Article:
Dr David Dymond is one of Britain's most highly respected local historians. He is a Vice President of the British Association for Local History and of the Suffolk Institute of Archaeology and History, President of the Suffolk Records Society, and an honorary fellow of the University of East Anglia.
The author of several valued books about the practice of local history, notably Researching and Writing History, his contribution to the study of local history generally, and in his adopted county of Suffolk in particular, has been immensely influential.
The essays in this Festschrift are offered as a token of esteem and affection by colleagues, friends and students of David. They consist of new research on aspects of local history from the medieval period to the twentieth century, with a particular focus on Eastern England.
Taken together, they illustrate David's philosophy of local history (that it should be ‘wide‐ranging, inclusive, integrating and interdisciplinary’).
In his introduction, Professor Mark Bailey pays tribute to the breadth and depth of David's scholarship and to his passion for teaching. These essays, in turn, aim to reflect the values that have always characterised David's approach: a focus on primary sources meticulously interrogated and a concern to avoid the pitfalls of parochialism by remaining sensitive to the wider influences upon communities.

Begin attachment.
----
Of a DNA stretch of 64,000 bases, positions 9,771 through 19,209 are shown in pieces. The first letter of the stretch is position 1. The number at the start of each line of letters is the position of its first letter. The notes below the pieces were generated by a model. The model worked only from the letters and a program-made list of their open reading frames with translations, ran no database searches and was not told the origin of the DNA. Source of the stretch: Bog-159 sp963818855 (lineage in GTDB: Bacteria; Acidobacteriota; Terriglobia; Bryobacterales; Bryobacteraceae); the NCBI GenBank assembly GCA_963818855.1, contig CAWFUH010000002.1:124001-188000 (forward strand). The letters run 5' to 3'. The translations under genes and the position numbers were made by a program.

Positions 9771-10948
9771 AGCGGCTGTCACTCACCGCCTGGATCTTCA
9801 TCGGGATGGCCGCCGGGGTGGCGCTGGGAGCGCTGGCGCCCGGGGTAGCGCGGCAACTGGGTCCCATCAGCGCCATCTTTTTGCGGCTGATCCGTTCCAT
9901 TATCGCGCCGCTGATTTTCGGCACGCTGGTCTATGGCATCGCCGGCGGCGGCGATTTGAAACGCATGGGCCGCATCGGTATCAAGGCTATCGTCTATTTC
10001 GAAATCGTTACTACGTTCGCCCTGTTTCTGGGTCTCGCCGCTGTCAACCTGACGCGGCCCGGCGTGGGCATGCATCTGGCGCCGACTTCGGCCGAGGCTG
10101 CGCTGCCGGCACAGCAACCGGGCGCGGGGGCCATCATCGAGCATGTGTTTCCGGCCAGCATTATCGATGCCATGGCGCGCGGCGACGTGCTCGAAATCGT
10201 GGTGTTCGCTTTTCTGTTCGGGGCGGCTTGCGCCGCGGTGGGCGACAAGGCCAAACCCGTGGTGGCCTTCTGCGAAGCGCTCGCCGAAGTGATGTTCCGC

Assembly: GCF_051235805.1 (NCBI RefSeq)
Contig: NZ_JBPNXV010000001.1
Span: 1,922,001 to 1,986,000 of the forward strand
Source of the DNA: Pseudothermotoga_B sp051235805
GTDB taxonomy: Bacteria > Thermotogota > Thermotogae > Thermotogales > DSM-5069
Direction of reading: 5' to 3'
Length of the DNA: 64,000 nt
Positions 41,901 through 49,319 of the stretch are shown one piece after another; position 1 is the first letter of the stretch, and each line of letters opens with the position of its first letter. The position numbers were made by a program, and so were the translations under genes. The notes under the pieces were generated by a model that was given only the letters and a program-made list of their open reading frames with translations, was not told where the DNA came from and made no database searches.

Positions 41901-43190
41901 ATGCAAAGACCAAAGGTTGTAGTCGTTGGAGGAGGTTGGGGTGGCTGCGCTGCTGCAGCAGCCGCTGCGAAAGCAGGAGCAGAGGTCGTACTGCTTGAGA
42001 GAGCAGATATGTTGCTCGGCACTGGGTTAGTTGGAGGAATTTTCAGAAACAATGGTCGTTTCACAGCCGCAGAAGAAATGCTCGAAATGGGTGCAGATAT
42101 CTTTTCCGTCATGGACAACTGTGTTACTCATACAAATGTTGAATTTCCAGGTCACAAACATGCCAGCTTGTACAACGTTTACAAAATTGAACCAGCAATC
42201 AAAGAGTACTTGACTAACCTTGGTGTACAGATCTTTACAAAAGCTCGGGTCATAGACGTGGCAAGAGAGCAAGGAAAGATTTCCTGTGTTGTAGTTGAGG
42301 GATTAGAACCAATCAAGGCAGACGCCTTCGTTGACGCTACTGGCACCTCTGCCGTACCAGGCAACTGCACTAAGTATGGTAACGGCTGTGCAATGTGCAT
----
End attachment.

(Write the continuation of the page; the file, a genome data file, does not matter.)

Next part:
From papers exploring aspects of medieval religion, the contributors move on to medieval trade and industry in Norfolk, Suffolk and Lincolnshire.
Two studies of the structures of local elites provide fresh insights into communities at later periods, while the final selection of essays consider fascinating and wide-ranging aspects of nineteenth- and twentieth-century commerce, society and culture.
The very varied contributions to this collection aptly reflect the breadth and depth of David Dymond's own scholarship whilst offering a rich choice of material to anyone with an interest in local history.
Dr Evelyn Lord was the course director for the University of Cambridge's Master of Studies in Local History and tutor for local history at the University of Cambridge, Institute for Continuing Education. She is an Emeritus Fellow of Wolfson College, Cambridge, and is currently chair of the Cambridgeshire Association for Local History and a member of the Cambridgeshire Records Society executive committee.
Dr Nicholas R. Amor is an honorary fellow of the University of East Anglia and the University of Suffolk and chairman of the Suffolk Institute of Archaeology and history.
ISBN 978-1-912260-22-5; Jan 2021; 242pp; Hardback
“The book's principal value is in setting out the range of methods, sources and approaches currently adopted by leading local and regional historians, and making these accessible to a wide readership… There is a good chronological spread of topics, with notable strength at the medieval end… [T]here is much here to interest socio-economic historians, religious historians, and local historians concerned with a sense of how people and places shape one another.” Andrew Hopper, Midland History
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